The Cats of Kruger

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Asia’s head rested in my lap as I ran her monthly diagnostics. Monthlies required a physical port for field-grade checks and she never failed to seize a snuggling opportunity.

The affectionate leader always came to me. Her brothers, Kivuli and Kisu, took their sweet time in wandering over for testing. Though all three cats were synthetic, they had their individual personalities that combined CPU programming with learning experiences.

“Messah,” said Bandil, the supervising park ranger and my closest friend outside of Togo, over the radio, “will you soon be done with your diagnostics?”

“Soon, my friend,” I replied.

“A poaching group is roaming the north zone. We need the cats.”

I sighed. “Do you really need them? How many in the party?” The rangers tended to rely heavily on Asia and the boys. It was tough for me to see them as units like the rangers did.

“Three. Mercedes truck. I’ll send the pictures when you give the green light.”

“Very well.”

Before the conversation ended, Kisu and Kivuli bounded over to me as they took playful swipes at each other.

I completed the monthlies and informed Bandil.

I stroked the leopards’ furry heads. “Bandil’s sending you an assignment shortly, guys.” They comprehended most languages and I’d come to understand them and their individual behaviours. Asia had always been the leader. Kivuli, Mister Inquisitive, had mastered his stealth techniques while stubborn Kisu thought himself invincible. Even with slight drawbacks, the trio used their strengths to get the job done.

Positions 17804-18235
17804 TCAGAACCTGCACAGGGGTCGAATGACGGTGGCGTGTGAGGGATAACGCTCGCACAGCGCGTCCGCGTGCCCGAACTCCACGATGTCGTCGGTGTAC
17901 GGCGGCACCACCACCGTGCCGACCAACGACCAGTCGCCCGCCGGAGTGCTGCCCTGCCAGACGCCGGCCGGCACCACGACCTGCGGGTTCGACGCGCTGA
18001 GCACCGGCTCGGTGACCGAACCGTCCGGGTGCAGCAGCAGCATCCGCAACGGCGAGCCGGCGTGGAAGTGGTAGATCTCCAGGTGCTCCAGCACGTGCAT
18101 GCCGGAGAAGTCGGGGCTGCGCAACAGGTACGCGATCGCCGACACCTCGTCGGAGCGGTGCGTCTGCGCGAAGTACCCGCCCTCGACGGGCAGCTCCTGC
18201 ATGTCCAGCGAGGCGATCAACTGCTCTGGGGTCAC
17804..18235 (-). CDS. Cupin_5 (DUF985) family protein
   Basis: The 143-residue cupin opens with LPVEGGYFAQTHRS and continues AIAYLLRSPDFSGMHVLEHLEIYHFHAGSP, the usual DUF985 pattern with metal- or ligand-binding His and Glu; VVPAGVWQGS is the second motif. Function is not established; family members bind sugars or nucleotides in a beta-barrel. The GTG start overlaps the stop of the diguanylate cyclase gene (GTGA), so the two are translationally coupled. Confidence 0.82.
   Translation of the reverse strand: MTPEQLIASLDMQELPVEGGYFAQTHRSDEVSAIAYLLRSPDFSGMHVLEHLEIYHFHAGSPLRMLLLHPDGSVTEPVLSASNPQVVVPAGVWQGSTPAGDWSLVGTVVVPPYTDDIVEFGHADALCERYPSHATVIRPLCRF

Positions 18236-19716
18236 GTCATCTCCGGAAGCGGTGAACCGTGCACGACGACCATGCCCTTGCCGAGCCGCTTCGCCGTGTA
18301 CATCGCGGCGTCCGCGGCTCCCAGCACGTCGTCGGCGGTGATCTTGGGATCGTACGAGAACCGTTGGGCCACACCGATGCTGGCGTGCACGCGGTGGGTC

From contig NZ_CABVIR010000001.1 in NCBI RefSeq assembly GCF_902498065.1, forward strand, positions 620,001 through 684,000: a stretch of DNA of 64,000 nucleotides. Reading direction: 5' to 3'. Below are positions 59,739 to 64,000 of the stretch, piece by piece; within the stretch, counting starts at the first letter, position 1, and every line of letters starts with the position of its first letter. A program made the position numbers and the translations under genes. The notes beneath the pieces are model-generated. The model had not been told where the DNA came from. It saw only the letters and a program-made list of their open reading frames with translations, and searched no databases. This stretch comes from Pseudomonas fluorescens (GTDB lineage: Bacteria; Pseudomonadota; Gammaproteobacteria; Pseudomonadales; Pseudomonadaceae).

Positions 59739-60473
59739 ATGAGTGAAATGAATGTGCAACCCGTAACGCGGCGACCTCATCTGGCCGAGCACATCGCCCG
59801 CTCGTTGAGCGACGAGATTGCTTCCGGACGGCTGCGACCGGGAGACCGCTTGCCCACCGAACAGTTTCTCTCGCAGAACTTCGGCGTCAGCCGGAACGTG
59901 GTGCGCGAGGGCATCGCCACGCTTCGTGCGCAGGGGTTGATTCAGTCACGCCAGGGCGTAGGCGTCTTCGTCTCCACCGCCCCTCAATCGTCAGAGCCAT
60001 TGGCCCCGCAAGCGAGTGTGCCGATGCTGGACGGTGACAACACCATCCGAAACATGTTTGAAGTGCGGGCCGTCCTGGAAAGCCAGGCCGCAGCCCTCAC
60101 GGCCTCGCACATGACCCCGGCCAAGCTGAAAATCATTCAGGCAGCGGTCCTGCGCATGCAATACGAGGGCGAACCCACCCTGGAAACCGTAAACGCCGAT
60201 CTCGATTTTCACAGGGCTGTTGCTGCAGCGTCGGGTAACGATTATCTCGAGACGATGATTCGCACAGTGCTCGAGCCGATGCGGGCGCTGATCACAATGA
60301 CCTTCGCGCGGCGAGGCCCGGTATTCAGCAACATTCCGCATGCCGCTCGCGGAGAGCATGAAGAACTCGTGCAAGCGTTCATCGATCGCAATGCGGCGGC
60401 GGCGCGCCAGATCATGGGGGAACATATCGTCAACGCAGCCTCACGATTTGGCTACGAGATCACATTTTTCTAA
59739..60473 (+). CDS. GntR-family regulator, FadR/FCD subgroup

“Send the cavalry,” said Bandil.

“You know what to do,” I told the cats. “Go ahead.”

Without hesitation, Asia sprinted into the distance with Kisu and Kivuli close behind. In seconds I could barely see them. Lanes of dust settled along their vacated routes.

I started my jeep and drove north.

With little training in self-defense or weaponry—being an engineer—I was often a distant observer during the apprehensions I actually got to witness. Even so, I enjoyed the infrequent thrills amid my worry for the leopards.

“Do you have eyes on the cats?” I asked Bandil.

“Through binos, yes,” he replied. “They’re assessing the situation, being cautious.”

Minutes evolved to half an hour, with no further communication from Bandil or the other rangers. The north zone of Kruger National Park was eerily silent.

I radioed the rangers’ encrypted frequency to reach someone. “Messah to patrol. Anyone out there?” Samuel, Yvette, and Paula would not, or could not, reply.

The jeep’s headlights continued to burrow through the now-black trail. A near-infinite darkness supplemented by the sounds of nocturnal predators.